They also appoint certain stewards to receive the incomes of their revenues, and of the fruits of the ground; such as are good men and priests, who are to get their corn and their food ready for them. They none of them differ from others of the Essenes in their way of living, but do the most resemble those Dacae who are called Polistae [dwellers in cities].


(July 9, 2022) The Essenes were like the Pharisees but with even more Zoroastrian dualism. They believed that the ideals of being "good" were not possible to achieve in normal life so they separated themselves from such life. About 4,000 of these, called the "Elect" and the  “Community,” lived "good" lives and they were supported by many more associate members who together with the elect were called the “Congregation.” The idea was that the "good" Elect would be able to redeem all Israel for the end times.

The Elect of the Essenes (the sons of light) lived communally with all property in common and they were led by a “Master.” They had to learn about the “two spirits,” the one of truth and the one of injustice, and how to discriminate between the two. They were celibate because they considered the material world to be evil.

A text called “The Community Rule” governed the elect while a text called “The Damascus Document” governed the lay supporters. These and others were found in the famous Dead Sea Scrolls which was their library at their estate at Qumran (Vermes 1997).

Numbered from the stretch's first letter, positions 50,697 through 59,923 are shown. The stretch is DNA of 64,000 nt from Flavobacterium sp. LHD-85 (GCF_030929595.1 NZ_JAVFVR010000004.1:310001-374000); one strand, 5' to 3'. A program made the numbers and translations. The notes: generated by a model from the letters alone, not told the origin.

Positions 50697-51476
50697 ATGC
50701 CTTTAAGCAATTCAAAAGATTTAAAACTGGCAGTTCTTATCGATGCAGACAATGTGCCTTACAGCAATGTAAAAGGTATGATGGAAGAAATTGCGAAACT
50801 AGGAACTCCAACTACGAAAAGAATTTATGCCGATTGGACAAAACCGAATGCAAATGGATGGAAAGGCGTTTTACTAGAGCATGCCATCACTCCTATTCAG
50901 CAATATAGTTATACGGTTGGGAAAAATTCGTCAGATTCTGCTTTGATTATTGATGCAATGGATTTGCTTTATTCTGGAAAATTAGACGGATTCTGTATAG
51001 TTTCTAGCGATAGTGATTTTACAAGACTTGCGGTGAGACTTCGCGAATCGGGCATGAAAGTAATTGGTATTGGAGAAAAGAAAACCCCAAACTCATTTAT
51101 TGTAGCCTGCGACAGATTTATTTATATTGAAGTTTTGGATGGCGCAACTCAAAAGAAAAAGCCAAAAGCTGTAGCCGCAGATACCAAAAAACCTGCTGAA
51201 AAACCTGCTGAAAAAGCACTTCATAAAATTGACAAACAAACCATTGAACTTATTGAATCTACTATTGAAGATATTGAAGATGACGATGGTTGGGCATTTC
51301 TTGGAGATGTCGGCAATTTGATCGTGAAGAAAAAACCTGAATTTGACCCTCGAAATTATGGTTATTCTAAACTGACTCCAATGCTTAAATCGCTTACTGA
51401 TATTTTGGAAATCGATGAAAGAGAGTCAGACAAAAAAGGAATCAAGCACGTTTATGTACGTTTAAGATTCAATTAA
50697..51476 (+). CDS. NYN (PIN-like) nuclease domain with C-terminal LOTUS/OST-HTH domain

The members of the Community also had to enter into the “Covenant of God’”, that is, follow the Law of Moses. Their dual concern about a person’s emotional inner being and the traditional laws of Moses is seen from this passage from the Community Rule:

(Community Rule text 1QS, chapter 8, verses 1-4) In the Council of the Community there shall be twelve men and three Priests, perfectly versed in all that is revealed by the Law, whose works shall be truth, righteousness, justice, loving-kindness and humility. They shall preserve the faith of the land with steadfastness and meekness and atone for the sin by the practice of justice and by suffering the sorrows of affliction. They shall walk with all men according to the standard of truth and the rule of the time.

In contrast, Jesus taught that a person cannot develop both the inner being and follow purity laws at the same time. One cannot serve two masters as he said. Eventually one goal will contradict the others. 

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After the death of Jesus, his followers would pattern themselves after the Essenes. They decided their elect disciples had to number twelve in parallel to  the Essene leadership council. Jesus replaced the Community as the perfect one who would redeem Israel. This parallelism is further reinforced by the following passage describing how the Elect should live in the wilderness to prepare the way for the coming of the Messiah. In Christianity this role was taken up by John the Baptist (Mark 1:1-8, Matthew 3, Luke 3):

(Community Rule text 1QS, chapter 8, verses 1-4) … they shall separate from the habitation of the unjust men and go into the wilderness to prepare there the way of Him as it is written, Prepare in the wilderness the way of … make straight in the desert a path for our God (Isaiah 40:3). This (path) is the study of the Law which He commanded by the hand of Moses, that they may do according to all that has been revealed from age to age, and as the Prophets have revealed by His Holy Spirit. (Geza Vermes 1997)